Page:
The knee-jerk public and celebrity outrage is entirely predictable. We saw it thirty years ago when the government was trying to sell off other 'priceless national assets' like the telephones (where business customers used to wait three months to get a phone line, and for domestic customers it was eighteen), the steel plants (which lost £1m a day) and the gas board (need I say more?). Now we're told the nation's forestry heritage is up for grabs.
From the sound of it, you might think that Britain's forests are going to be sold off to keep Rupert Murdoch in paper, or maybe concreted over for car parking. Hardly. State forestry is a mess, and private ownership will revitalize it, and will actually extend the public amenity that our forests afford us. Private owners are actually more likely to encourage public access than the Commission has been – they can see more commercial potential in doing precisely that.
The Forestry Commission already plans to sell small bits of its forest estate, which will earn taxpayers a useful £100m. The question mooted by the government today is whether it should sell the whole lot. That's actually no really big deal. The Commission owns only a fifth of England's forest land. Most of the rest, about 68%, is already in private hands. (Various government departments, like Defence, own other bits too.) Many of the celebs who are saying how much they love forests could well be thinking about ones that are already private.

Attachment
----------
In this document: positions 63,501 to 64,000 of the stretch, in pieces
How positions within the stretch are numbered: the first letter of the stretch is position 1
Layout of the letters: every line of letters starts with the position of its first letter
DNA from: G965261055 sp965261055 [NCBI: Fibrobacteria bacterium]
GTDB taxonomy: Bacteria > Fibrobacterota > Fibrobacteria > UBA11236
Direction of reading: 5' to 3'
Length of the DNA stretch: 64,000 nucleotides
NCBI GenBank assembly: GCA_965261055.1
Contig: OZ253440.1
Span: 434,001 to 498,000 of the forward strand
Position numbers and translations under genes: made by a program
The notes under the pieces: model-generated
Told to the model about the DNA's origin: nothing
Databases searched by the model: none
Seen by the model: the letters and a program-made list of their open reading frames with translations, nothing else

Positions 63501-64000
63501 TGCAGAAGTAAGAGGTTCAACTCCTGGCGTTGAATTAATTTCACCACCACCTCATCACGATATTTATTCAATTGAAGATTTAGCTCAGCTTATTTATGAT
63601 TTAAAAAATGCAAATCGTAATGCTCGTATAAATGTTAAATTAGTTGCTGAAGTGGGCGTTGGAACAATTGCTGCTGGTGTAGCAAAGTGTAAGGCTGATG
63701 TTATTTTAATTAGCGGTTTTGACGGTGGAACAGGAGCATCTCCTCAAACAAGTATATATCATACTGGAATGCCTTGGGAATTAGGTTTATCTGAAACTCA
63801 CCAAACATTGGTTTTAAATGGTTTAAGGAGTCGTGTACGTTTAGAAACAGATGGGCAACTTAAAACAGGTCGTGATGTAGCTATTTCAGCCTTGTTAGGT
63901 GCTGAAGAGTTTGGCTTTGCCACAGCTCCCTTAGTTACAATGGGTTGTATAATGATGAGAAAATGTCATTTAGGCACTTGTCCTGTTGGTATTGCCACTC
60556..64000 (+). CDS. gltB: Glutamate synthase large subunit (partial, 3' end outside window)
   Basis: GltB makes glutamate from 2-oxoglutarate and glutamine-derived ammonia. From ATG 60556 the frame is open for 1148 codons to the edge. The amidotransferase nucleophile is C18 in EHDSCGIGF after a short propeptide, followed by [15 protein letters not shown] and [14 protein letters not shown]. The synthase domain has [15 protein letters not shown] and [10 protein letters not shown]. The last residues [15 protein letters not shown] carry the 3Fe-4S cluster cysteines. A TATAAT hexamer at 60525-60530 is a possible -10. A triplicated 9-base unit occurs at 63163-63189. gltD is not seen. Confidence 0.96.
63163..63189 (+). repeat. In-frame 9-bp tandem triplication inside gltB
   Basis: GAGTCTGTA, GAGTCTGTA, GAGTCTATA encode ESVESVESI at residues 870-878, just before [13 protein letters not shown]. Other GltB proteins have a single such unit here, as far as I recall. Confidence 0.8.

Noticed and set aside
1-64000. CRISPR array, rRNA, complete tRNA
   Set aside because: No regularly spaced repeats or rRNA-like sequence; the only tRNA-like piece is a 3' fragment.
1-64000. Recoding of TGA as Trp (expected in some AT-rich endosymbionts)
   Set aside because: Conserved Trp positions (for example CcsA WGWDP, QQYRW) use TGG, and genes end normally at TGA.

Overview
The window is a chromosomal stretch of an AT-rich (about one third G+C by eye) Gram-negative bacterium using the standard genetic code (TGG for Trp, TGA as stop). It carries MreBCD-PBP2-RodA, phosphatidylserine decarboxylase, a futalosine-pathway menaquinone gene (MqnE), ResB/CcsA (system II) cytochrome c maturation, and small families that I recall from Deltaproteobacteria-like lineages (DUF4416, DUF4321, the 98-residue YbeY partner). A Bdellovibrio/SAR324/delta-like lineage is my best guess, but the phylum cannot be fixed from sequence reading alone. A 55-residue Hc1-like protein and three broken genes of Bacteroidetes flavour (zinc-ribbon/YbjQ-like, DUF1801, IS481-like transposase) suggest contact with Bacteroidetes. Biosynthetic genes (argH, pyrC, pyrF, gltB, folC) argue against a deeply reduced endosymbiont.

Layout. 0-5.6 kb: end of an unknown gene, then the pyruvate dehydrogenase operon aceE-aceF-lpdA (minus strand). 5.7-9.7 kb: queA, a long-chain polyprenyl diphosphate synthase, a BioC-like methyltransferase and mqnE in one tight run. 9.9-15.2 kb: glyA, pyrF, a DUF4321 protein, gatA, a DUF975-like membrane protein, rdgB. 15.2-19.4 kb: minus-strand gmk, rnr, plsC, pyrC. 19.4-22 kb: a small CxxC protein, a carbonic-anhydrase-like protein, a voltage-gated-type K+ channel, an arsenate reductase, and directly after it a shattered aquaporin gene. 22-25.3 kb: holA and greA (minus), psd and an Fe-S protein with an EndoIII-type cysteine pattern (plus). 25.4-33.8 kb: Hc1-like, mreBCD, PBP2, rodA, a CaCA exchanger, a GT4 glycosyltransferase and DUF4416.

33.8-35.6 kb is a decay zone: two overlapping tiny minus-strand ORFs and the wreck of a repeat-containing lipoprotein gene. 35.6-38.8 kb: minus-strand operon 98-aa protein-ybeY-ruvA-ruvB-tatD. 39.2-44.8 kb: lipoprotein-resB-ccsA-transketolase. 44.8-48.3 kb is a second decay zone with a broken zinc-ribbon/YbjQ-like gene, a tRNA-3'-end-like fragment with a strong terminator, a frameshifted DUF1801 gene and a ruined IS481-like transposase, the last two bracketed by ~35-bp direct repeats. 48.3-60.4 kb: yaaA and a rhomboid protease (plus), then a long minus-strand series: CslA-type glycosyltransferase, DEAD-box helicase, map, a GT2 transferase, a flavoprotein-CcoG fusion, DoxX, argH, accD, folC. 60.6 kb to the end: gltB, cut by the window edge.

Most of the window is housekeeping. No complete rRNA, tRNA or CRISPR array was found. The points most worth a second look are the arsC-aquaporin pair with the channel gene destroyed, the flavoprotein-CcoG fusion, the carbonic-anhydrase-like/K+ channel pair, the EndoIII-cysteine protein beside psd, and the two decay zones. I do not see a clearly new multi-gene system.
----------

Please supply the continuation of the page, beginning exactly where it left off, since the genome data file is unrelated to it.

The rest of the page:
And private forestry is already heavily regulated in terms of the owners' obligations to the protection of nature, logging schedules, public access, and development. Thos protections would remain, even if the whole estate were sold. And indeed there would be extra protections for ancient woodlands like the Dean, New, and Sherwood forests. As in New Zealand and other countries, there could be a mixture of commercial, non-profit, community and mixed ownership.
Right now, the Forestry Commission is compromised. It is supposed to be the regulator, but it is also the biggest owner and manager on the block. You can't be poacher and gamekeeper at the same time. The whole of its forestry estate should be sold, and it should become the pure regulator, protecting those amenities that the celebs are screeching about.